It was an ordinary morning.
Rachel Nickell and her two-year-old son Alex were walking their rescue dog, Molly, on Wimbledon Common in south-west London.
It was a walk that Rachel and Alex took most days. But on July 15, 1992, it was different.
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While passing through a secluded area of the common on their walk, a man appeared out of nowhere, pushing Alex to the ground and stabbing Rachel more than 40 times.
The attacker then sexually assaulted the 23-year-old mother, before fleeing the scene.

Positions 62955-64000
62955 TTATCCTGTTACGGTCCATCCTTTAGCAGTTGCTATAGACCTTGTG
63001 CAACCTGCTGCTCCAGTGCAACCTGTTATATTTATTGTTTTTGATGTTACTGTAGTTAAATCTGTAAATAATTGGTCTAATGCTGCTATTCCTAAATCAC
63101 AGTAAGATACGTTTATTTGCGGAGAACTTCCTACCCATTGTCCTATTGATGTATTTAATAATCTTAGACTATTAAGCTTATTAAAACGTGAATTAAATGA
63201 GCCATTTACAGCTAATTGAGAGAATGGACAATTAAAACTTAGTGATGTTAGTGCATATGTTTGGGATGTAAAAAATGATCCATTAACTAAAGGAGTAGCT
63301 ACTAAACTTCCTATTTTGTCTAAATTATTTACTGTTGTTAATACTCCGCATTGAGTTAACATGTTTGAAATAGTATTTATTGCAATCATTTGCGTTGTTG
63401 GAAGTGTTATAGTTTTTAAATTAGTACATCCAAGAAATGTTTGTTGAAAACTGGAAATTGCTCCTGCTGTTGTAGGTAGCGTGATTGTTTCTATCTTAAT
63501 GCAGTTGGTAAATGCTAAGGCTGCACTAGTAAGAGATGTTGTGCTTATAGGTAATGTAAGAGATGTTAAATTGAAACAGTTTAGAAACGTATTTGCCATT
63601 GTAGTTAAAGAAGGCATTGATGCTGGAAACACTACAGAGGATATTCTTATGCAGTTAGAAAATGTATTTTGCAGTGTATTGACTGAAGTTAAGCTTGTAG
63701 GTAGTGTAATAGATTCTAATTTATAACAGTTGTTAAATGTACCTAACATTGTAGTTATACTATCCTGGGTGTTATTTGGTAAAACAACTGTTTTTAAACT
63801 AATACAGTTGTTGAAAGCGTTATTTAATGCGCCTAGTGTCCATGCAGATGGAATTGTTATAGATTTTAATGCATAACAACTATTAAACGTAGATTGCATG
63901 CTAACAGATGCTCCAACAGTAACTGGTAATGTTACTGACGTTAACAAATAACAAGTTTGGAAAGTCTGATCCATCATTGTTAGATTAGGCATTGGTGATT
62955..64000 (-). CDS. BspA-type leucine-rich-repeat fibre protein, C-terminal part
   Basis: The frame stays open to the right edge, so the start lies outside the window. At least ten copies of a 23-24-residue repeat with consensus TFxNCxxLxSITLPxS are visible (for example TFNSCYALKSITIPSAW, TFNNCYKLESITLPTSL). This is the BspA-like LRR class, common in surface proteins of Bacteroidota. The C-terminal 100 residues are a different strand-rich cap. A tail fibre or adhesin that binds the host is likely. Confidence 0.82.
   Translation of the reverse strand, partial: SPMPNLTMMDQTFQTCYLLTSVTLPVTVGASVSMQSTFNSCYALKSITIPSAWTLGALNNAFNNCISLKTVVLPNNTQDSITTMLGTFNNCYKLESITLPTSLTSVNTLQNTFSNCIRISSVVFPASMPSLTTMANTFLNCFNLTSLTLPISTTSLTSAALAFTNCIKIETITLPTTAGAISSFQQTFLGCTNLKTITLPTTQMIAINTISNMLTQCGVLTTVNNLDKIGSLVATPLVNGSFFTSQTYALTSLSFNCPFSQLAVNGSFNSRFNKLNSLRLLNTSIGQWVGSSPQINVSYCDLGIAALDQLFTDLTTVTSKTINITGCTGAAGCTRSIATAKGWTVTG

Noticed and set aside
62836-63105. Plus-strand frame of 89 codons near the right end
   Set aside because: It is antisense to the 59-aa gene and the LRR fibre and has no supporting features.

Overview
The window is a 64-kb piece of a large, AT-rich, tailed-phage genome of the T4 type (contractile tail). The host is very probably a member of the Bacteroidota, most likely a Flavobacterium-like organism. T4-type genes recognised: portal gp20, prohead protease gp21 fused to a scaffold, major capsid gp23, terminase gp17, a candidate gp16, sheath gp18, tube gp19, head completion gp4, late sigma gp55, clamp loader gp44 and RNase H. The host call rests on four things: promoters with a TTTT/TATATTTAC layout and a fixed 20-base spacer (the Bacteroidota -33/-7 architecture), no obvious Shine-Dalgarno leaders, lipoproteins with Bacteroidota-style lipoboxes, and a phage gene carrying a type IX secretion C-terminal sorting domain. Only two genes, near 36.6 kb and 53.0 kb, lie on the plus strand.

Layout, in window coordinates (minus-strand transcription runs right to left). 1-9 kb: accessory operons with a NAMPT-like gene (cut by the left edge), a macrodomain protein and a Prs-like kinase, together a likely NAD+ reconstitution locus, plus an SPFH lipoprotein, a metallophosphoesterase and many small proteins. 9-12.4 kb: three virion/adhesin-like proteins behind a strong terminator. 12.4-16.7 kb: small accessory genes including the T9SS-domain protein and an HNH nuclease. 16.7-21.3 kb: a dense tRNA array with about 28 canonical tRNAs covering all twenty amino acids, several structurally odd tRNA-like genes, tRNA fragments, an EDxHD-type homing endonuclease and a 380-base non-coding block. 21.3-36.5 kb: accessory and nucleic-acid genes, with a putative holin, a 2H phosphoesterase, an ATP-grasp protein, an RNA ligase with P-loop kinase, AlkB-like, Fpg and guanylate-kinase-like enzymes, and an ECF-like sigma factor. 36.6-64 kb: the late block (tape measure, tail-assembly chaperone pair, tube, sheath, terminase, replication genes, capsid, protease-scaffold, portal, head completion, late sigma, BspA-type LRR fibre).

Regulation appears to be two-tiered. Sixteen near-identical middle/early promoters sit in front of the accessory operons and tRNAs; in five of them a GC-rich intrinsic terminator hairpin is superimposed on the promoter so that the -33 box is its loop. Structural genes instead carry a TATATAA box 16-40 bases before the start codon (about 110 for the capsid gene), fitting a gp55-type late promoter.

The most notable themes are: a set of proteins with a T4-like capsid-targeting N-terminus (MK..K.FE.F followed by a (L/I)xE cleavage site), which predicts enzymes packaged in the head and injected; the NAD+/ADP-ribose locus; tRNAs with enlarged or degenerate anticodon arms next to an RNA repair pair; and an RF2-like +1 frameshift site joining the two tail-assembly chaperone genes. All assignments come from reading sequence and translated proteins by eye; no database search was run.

"It’s not like it happens in the movies," Alex later told The Guardian.
"It was so quick, and everything was silent. There was this strange polarity – even though it was hectic and violent and there was blood, at the same time, there was this big feeling of peace and tranquillity. To me, my mother just looked like she was lying there, ready to wake any moment, like in the imaginary games we used to play."
Shortly afterwards, a passer-by came across the scene. Alex was found clinging to his late mother, telling her: "Wake up, Mummy."
As investigations began, police quickly turned their attention to Colin Stagg – an unemployed man who frequently walked his dog on Wimbledon Common who matched Alex's description. (Although Alex was just weeks short of his third birthday at the time of his mother's murder, he was able to provide a witness statement regarding the attack to the police.)